Wednesday, July 15, 2015

Obama Drugs Offenders and Illegals

Washington (CNN)President Barack Obama commuted the prison sentences of 46 drug offenders, saying in a video posted online Monday that the men and women were not "hardened criminals" and their punishments didn't match the crimes they committed
The White House on Monday posted a letter Obama wrote to each of the 46 men and women whose sentences were commuted.
He wrote a letter to each saying;
"I am granting your application because you have demonstrated the potential to turn your life around," Obama wrote. "Now it is up to you to make the most of this opportunity. It will not be easy, and you will confront many who doubt people with criminal records can change. Perhaps even you are unsure of how you will adjust to your new circumstances. But remember that you have the capacity to make good choices."
He was able to take the time to write these 46 a letter but the family of Kathryn Steinle has heard nothing from him.  Steinle was killed by an illegal alien, Juan Francisco Lopez-Sanchez in San Francisco earlier this year.  He had no problem to quickly contact the family of Michael Brown who was killed while charging a police officer in Ferguson Missouri.  Could it be our racist President decided a white woman, who was killed while walking in a popular tourist spot with her family, did not compare to a black person shot while being arrested?  You damn right that is the reason.

Res ipsa loquitur
Juan Francisco Lopez-Sanchez is an example of the illegal aliens being release in "Sanctuary Cities" that decline to work with immigration.  Delaware is also trying to pass a bill not to work with immigration law enforcement.   From the Delaware House of Representative newsletter;
The national controversy over the apparent murder of a San Francisco woman by an illegal immigrant is shedding light on a proposed Delaware law.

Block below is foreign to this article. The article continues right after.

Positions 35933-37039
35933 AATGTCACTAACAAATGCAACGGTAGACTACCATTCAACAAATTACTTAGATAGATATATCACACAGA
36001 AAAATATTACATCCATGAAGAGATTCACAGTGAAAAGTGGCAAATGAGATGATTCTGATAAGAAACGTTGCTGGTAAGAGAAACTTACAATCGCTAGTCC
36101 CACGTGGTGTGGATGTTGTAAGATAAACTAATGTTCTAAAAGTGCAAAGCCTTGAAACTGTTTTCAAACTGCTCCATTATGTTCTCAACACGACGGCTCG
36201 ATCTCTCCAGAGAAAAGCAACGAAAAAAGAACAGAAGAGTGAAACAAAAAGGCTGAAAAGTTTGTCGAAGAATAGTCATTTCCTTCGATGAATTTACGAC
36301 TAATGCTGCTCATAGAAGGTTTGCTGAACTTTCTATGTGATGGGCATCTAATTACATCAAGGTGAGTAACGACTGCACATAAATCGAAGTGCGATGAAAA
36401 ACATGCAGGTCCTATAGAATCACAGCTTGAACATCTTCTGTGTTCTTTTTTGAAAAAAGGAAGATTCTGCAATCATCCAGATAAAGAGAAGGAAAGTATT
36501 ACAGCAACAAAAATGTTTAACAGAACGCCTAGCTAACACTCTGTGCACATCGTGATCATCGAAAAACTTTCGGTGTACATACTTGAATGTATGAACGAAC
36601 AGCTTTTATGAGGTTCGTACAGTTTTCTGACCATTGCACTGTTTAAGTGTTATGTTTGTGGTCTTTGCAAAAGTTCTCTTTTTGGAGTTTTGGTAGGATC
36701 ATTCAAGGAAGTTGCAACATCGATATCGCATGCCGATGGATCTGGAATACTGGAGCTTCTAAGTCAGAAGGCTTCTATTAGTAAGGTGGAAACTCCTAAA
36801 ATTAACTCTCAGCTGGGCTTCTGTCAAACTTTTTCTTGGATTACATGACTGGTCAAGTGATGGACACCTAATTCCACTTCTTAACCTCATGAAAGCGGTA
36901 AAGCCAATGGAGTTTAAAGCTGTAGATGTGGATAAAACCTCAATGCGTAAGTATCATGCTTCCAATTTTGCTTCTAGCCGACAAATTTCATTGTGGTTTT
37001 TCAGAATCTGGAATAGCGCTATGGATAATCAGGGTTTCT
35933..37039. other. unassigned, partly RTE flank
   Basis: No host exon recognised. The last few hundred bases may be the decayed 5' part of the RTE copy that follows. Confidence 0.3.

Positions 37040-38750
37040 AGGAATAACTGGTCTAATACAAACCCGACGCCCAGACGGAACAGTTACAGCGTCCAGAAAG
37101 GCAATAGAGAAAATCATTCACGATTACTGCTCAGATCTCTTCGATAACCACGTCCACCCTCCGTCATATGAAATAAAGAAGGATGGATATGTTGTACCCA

Juan Francisco Lopez-Sanchez, an undocumented Mexican felon who was in the U.S. illegally, has been charged in connection with the death of Kate Steinle.  The 32-year-old victim was shot while walking along San Francisco's scenic waterfront.

The facts of the case have been widely reported.  U.S. Immigration and Customs Enforcement (ICE) officials had Lopez-Sanchez in custody in March but transferred him to San Francisco authorities to be prosecuted on a drug charge.   Lopez-Sanchez had multiple felony convictions and was deported from the U.S. on five previous occasions.

ICE reportedly filed an "immigration detainer" asking San Francisco authorities to inform them before releasing Lopez-Sanchez after his prosecution.  City officials not only chose not to pursue the drug charge, but also disregarded the detainer, releasing Lopez-Sanchez without notice.

The lack of cooperation was intentional.  San Francisco is one of about 150 so-called "sanctuary cities" that have policies instructing city employees not to notify federal officials about the presence of illegal immigrants living in their communities.
Legislation pending action in the Delaware State Senate seeks to establish such a policy in The First State.

Senate Bill 60, sponsored by Sen. Bryan Townsend, D -- Newark-Bear, would make it illegal for any Delaware law enforcement agency to "detain any individual solely on the basis of any immigration detainer or administrative immigration warrant."